KNMI: sea level rise is higher
truongan 19-12-2021, 10:02

As a further risk for the Netherlands, the report specifically mentions an increase in drought in the spring and summer, and an increase in the number of extreme summer showers.

Disturbing and insecure

With the Climate Signal ’21, the KNMI has elaborated the latest findings of the IPCC, the climate agency of the United Nations, for the Netherlands. The IPCC presented those findings in early August. She then unequivocally established that humans are responsible for global warming, which is now 1.1 degrees Celsius, compared to the pre-industrial era. In 2015, the Paris Agreement was concluded, which stipulates that warming should be limited to 2 °C, and preferably to 1.5 °C.

Most disturbing in the new KNMI report, but at the same time highly uncertain, are the predictions about possible sea level rise. The developments of the Antarctic ice sheet are particularly important for the Netherlands. “With global average warming of between 2 and 3°C relative to pre-industrial levels, the future of Antarctica becomes very uncertain,” the report said. For example, there is a still controversial theory that describes how glacier tongues, ie the outcrops of glaciers in the sea, can break up at an accelerated rate. That could “extremely accelerate” the ice sheet’s erosion. And that could lead to global sea levels rising by an average of 17 meters by 2300. “Then the end of the Kingdom of the Netherlands,” said professor of physical oceanography Sybren Drijfhout, associated with the KNMI and the University of Southampton, in an explanation.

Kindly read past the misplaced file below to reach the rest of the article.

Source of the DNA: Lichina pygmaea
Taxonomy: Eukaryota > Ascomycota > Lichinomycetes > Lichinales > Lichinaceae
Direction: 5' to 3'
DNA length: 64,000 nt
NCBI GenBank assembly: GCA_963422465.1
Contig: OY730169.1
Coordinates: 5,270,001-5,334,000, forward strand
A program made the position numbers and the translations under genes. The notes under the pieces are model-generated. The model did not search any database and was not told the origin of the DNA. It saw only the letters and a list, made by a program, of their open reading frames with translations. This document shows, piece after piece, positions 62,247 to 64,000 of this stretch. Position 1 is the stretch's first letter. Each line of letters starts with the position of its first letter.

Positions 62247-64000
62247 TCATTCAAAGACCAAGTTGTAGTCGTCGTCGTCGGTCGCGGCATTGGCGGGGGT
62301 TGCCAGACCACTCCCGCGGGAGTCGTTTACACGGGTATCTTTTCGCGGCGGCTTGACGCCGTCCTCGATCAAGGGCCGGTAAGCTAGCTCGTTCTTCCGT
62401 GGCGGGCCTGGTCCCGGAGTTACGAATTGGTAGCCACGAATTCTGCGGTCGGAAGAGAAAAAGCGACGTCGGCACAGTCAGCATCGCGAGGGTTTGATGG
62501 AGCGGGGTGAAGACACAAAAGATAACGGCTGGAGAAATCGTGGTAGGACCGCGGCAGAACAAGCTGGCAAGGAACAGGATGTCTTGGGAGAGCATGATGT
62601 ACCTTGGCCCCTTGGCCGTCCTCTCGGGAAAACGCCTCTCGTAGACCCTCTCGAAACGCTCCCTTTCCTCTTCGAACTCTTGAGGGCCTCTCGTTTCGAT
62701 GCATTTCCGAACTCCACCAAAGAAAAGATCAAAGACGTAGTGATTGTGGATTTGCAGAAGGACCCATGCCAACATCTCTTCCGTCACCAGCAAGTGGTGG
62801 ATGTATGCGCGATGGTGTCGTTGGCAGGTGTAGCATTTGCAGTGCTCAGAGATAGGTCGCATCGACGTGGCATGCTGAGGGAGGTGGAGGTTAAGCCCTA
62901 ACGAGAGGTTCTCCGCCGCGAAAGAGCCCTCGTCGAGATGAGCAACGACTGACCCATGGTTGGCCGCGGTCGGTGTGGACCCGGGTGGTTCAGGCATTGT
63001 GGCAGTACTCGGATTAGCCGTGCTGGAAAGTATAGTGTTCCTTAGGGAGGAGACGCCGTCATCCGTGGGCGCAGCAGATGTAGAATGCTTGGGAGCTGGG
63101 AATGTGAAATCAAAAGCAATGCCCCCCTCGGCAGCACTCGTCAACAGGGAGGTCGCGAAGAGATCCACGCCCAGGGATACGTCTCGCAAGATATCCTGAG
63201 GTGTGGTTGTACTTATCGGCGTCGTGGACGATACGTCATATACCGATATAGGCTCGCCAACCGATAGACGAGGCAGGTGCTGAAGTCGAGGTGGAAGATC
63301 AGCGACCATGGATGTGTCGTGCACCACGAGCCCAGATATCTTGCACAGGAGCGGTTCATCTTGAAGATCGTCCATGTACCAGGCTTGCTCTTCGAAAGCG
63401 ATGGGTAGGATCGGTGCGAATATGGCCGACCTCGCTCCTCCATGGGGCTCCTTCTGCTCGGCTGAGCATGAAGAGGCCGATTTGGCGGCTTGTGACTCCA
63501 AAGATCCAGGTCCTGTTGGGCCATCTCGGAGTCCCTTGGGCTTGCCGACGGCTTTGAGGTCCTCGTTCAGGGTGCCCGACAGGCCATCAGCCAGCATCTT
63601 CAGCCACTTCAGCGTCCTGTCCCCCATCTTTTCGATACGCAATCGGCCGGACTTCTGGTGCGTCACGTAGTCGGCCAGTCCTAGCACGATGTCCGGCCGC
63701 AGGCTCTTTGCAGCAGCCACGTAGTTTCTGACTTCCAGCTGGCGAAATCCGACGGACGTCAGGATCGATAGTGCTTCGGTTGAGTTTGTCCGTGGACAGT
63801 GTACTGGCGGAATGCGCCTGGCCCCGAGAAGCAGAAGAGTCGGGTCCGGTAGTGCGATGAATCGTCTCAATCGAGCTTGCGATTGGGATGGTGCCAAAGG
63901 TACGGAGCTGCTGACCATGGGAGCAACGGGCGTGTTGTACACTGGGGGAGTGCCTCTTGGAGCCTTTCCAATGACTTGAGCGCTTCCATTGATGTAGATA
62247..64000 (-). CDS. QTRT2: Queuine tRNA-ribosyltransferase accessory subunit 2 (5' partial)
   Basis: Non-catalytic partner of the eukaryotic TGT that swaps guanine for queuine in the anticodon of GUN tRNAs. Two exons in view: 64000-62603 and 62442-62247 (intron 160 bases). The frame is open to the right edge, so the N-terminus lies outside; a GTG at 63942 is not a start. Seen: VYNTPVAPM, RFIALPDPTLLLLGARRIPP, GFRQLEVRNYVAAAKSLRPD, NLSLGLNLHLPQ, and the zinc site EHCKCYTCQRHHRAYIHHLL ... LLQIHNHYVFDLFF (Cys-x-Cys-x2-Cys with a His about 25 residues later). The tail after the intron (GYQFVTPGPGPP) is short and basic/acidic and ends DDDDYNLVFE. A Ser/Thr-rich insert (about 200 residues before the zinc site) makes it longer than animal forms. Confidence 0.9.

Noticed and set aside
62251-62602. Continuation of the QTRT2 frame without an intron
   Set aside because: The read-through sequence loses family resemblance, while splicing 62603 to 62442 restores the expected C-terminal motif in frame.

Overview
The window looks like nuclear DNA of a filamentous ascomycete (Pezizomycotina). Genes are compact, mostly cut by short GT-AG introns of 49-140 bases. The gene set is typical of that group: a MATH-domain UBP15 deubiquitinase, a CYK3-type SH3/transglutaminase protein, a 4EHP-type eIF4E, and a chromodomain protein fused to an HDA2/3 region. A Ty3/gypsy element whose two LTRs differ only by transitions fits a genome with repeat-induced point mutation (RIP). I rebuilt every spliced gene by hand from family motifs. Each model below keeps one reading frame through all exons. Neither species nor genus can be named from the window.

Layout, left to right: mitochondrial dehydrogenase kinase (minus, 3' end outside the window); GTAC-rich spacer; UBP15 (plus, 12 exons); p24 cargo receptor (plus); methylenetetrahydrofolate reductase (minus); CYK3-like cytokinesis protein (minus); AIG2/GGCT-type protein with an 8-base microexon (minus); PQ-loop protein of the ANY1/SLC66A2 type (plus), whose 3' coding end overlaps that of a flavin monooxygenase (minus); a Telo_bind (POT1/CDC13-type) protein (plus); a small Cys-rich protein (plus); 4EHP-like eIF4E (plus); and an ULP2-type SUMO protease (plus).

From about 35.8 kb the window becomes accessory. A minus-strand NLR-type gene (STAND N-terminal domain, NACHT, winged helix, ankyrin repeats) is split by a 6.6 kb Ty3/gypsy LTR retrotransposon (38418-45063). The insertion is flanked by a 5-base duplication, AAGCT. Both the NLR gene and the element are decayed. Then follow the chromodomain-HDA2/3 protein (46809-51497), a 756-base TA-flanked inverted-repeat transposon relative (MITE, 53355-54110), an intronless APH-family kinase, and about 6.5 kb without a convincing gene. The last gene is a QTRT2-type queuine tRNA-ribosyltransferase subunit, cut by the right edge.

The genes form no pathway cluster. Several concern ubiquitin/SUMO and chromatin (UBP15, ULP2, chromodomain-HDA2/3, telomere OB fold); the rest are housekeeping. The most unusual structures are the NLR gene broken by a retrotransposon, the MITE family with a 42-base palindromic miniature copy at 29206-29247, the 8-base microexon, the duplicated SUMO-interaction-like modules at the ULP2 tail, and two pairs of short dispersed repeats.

More downpours

In the report, the KNMI shows that summer downpours have increased since 1950, more on the coast than in the interior. In the future, especially heavy showers (with more than 50 millimeters of precipitation in an hour) will intensify, the KNMI predicts based on a new generation of regional climate models. Relatively light showers (less than 10mm in an hour) could abate. There is also uncertainty in the forecasts here.

The same goes for drought. The KNMI expects an increase in summer droughts, especially in the interior. But that will also depend on the development in large-scale air currents – westerly winds supply moist air, while easterly winds are usually dry. However, climate models are not unambiguous about whether and how the circulation will change in the future.

Outgoing State Secretary Steven van Weyenberg (Infrastructure and Water Management, D66) received the report. “The urgency has been underestimated,” he said. “The climate crisis is already with us.”